February 5, 2010
-- UC Irvine has become the latest school to add cloud computing to its curriculum as the concept continues to gain steam in the IT industry. However, the momentum of the cloud seems to be vendor-driven as recent research shows end user customers are still hesitant or unwilling to turn storage over to the cloud.
This week, the University of California, Irvine Extension announced a new eight-week online course titled "Cloud Computing,"
beginning Monday, April 12. According to the school, "the course was created to arm participants with an advanced level of knowledge and hands-on experience in understanding, designing and implementing a cloud-based software system."
Specifically, the course will outline current industry techniques and practices, future challenges and survey applications deployed by Amazon, Google and Microsoft. The aim is to arm students with "an understanding of cloud computing models, techniques and architectures, and its application by providers in delivering common business functions such as data storage, computing resources and messaging online."
UC Irvine is not alone. There are a wealth of cloud computing resources and courses cropping up on the Web. UC Berkeley
has the cloud on its radar and IT education companies like Stratos Learning
also offer cloud-related courses. Not to mention the storage industry's efforts including the Storage Networking Industry Association's (SNIA) Cloud Storage Initiative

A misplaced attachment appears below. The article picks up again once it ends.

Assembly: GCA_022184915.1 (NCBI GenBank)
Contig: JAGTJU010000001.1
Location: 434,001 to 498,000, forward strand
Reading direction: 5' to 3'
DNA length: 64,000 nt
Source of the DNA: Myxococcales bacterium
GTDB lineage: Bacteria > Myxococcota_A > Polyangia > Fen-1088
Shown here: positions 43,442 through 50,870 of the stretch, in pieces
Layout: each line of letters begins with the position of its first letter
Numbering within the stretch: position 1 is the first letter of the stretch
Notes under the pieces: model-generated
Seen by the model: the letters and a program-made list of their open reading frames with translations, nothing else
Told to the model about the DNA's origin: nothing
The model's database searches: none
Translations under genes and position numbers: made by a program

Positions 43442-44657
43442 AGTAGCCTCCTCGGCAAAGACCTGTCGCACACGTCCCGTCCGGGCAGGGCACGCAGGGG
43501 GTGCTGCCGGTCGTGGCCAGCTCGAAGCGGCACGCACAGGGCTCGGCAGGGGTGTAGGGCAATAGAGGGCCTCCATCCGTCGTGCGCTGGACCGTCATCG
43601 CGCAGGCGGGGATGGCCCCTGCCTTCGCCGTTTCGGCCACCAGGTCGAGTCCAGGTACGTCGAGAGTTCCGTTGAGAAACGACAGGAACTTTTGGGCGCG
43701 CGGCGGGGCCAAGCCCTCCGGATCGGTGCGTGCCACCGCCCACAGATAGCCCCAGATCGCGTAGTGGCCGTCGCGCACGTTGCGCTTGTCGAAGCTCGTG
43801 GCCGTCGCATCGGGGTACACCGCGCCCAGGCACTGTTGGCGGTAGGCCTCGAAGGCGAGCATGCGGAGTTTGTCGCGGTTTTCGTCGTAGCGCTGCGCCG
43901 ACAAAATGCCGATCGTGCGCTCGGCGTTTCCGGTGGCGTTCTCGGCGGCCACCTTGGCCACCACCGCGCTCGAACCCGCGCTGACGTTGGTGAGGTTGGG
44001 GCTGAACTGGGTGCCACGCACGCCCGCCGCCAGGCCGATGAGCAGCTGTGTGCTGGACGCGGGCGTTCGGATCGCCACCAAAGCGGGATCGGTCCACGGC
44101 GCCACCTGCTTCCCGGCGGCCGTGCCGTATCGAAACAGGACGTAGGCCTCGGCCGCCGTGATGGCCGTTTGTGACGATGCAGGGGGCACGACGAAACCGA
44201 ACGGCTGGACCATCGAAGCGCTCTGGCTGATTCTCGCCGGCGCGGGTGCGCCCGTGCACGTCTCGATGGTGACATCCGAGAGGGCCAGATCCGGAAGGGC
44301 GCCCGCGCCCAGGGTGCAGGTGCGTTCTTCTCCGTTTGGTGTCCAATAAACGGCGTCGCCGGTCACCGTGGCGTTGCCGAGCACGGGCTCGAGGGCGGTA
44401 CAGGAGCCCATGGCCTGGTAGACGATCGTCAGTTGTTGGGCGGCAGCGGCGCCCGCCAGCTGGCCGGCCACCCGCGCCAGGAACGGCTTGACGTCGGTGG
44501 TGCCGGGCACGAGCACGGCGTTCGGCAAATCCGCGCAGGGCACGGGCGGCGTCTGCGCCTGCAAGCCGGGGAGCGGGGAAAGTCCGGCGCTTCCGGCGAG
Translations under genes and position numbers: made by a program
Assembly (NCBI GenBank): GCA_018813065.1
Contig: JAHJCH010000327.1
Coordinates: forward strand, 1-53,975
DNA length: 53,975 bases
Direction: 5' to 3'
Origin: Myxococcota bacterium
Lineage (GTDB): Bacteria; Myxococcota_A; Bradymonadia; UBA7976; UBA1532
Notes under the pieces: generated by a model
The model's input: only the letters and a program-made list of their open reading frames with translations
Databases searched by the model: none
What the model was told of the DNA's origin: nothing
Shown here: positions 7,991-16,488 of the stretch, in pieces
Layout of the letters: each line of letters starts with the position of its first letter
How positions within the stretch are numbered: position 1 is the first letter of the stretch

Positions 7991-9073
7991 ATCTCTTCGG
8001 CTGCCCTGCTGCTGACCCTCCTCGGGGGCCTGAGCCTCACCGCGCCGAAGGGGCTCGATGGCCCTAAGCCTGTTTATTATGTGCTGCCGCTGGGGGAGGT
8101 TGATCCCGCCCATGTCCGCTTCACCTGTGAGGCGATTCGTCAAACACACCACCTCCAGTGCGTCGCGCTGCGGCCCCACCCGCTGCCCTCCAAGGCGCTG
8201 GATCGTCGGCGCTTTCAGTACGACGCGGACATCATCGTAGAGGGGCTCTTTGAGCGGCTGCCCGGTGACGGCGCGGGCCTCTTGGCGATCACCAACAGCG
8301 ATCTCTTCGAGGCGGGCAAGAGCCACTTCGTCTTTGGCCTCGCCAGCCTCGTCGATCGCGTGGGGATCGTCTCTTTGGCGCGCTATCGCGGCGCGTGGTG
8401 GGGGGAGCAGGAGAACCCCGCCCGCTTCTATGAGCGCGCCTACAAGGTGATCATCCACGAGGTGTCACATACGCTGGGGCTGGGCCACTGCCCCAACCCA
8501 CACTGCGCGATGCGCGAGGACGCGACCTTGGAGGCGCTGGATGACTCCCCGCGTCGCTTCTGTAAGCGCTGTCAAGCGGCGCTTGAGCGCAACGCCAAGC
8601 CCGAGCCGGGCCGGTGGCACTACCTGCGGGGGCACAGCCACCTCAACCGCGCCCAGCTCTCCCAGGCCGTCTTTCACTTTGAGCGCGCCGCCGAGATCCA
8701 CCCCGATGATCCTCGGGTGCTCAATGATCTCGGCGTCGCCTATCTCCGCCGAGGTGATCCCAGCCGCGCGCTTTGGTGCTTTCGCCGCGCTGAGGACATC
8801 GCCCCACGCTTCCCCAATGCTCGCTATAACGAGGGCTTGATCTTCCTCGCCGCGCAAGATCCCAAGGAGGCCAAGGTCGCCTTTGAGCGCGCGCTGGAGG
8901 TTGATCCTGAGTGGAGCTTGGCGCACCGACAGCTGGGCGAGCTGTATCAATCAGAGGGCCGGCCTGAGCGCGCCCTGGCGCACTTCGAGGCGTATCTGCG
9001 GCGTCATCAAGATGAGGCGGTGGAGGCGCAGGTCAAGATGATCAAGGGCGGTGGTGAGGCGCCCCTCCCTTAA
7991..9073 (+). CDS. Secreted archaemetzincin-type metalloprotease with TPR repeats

It's no surprise that cloud technologies are finding their way into the realm of higher learning, but is the cloud phenomenon a result of industry hype or end user interest when it comes to cloud storage?
Editor-in-Chief Dave Simpson highlighted some interesting research from Forrester that points to the former. In his recent piece, "Survey: Users not very interested in cloud storage,"
Dave cites a Forrester survey that shows about 43% of the respondents said that they were categorically "not interested" in adopting pay-per-use hosted storage capacity. Another 43% said that they were interested but had no plans to implement cloud storage.
It's and interesting dichotomy. The storage pros aren't ready and have concerns
about security, compliance and portability, but the vendors are all about the cloud.
There's too much invested in the cloud moniker to have it fall by the wayside in favor of some new flavor of the month, but the vendors may have to drag users into the cloud in the coming years, especially when it comes to entrusting their critical data to a hosted service. Regardless, having a cloud credential or two on the resume can't hurt.
For news and feature articles on cloud storage, visit InfoStor's cloud storage Topic Cente